So if we look back to the graph of Lewis’s letters above, now with the understanding that it represents (3) and, possibly, (2), but that it does not show (1), a second question arises. Given that the graph shows a subset of (1), is this subset representative of the whole? More specifically:

  • Do the ups and downs of the graph reflect actual fluctuations in the number of letters written by Lewis, or just in the number of letters that survive?
  • Similarly, does the overall trend reflect the actual overall trend – that of (1)?

For instance, for much of the 1930s, only about 20 letters per year survive from Lewis. Did he really write fewer letters during this decade?

Given that the graph is based on more than three thousand letters, I think that the overall trend – an increasing number of letters over time – probably does reflect (1). But its minor fluctuations are more likely to reflect what has survived than what was originally there.

More commonly, editions of letters offer only a selection of the correspondence of a writer or a group of writers. In these cases, the points I have raised become even more significant.

As an example, let’s take the letters of J.R.R. Tolkien. As far as I know, only one volume of his letters has been published, being The Letters of J.R.R. Tolkien (Allen & Unwin, 1981) – although more letters have been published since in various books and articles.2

The Letters published 354 letters. A very quick search online found about the same number again in a list on the Tolkien Gateway site; if we exclude letters of uncertain date, this list gives us another 349 letters, for a total of 703. A far cry from Lewis’s 3,000+, and I would imagine that many more of Tolkien’s letters survive; but this is enough to plot in a chart to make my point:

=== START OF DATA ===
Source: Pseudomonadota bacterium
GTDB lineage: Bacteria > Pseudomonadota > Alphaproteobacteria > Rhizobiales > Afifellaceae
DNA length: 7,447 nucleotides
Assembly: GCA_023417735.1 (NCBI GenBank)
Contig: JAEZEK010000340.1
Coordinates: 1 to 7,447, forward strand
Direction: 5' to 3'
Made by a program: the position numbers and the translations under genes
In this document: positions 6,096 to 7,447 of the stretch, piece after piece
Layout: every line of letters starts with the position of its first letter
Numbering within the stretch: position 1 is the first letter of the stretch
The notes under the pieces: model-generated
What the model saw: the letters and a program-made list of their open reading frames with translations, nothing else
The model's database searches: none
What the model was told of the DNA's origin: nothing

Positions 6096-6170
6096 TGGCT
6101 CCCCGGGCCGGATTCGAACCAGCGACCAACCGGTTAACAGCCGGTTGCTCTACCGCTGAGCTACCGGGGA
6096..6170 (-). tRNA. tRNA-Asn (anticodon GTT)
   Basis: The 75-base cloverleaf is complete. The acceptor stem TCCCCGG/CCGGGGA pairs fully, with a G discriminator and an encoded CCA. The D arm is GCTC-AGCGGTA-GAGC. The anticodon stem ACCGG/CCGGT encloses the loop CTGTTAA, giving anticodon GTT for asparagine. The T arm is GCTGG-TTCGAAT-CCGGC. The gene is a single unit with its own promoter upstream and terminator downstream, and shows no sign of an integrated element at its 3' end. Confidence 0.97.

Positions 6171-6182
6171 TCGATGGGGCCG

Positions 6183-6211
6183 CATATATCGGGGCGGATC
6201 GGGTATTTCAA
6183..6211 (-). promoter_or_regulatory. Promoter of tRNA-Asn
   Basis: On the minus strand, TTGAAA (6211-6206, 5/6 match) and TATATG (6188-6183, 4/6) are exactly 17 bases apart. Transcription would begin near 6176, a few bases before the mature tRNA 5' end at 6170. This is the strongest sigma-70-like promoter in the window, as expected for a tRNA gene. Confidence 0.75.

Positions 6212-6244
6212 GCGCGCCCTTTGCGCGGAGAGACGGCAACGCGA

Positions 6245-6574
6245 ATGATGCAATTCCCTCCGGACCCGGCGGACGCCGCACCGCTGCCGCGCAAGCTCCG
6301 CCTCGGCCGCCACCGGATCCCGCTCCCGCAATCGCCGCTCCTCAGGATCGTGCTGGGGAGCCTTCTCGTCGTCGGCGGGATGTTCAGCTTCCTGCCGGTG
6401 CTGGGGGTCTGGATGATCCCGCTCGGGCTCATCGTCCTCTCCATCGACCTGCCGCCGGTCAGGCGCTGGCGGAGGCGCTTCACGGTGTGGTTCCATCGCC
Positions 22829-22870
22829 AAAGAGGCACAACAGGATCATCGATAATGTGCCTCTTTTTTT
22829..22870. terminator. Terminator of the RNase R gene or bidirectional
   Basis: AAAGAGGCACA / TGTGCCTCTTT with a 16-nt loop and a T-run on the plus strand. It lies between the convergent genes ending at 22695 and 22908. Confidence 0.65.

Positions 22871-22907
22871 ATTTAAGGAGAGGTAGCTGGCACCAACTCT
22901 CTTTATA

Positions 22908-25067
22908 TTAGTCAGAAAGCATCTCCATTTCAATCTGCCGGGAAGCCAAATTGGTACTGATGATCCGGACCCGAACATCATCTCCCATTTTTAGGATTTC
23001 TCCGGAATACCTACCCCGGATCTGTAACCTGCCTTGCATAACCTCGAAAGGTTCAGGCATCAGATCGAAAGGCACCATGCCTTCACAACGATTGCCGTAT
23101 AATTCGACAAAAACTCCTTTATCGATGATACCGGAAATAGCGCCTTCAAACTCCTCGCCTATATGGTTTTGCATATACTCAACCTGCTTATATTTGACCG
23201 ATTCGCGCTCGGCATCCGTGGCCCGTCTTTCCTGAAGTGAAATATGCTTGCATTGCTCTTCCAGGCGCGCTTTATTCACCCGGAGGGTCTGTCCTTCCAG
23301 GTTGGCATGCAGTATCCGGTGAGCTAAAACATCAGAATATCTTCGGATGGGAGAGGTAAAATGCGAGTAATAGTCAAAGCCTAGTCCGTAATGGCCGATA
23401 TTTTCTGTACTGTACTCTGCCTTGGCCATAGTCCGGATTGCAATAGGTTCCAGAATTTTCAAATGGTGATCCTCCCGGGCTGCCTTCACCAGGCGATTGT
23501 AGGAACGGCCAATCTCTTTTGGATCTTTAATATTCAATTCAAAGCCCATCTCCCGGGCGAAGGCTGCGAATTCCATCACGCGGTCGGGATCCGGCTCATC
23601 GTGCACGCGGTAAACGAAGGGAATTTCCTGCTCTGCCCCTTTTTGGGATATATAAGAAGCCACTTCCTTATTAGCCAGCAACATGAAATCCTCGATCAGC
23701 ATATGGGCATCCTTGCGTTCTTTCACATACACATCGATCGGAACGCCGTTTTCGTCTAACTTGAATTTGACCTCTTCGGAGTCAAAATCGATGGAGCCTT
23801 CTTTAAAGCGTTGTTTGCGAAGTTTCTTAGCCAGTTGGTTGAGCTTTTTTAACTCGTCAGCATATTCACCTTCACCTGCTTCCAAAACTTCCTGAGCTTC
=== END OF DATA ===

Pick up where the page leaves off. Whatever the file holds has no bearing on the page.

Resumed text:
In this chart, the blue columns show the number of letters per decade published in the Letters, and the red columns the number of further letters given in the list on the Tolkien Gateway website. Obviously, neither set of letters reflects (1), or even (2) or (3) as discussed above. But the point I want to make here regards overall trends teased from these counts. If we look at the blue columns, it would appear that the peak of Tolkien’s letter-writing activities was in the 1950s, being fairly even from the 1940s through the 1960s. But the red columns indicate that the peak was not until the 1960s, and not many letters date from the 1940s. So we can immediately see that neither the blue nor the red columns appear to be representative of (1), of the actual number of letters written by Tolkien.

So, to recap and summarize. The overall trend we can extract from data depends on the dataset. This is really quite obvious. What is harder to remember is that the constitution of the dataset can be something else than what is expected by the reader, and this can have serious implications on the interpretation and understanding of the data.

This discrepancy becomes especially relevant in situations when only a fraction of (1) survives. Which of course in the case of historical material is almost always. Unless we have an extremely carefully made estimate of a letter-writer’s full output, we need to be really careful when counting their letters and making inferences based on those numbers.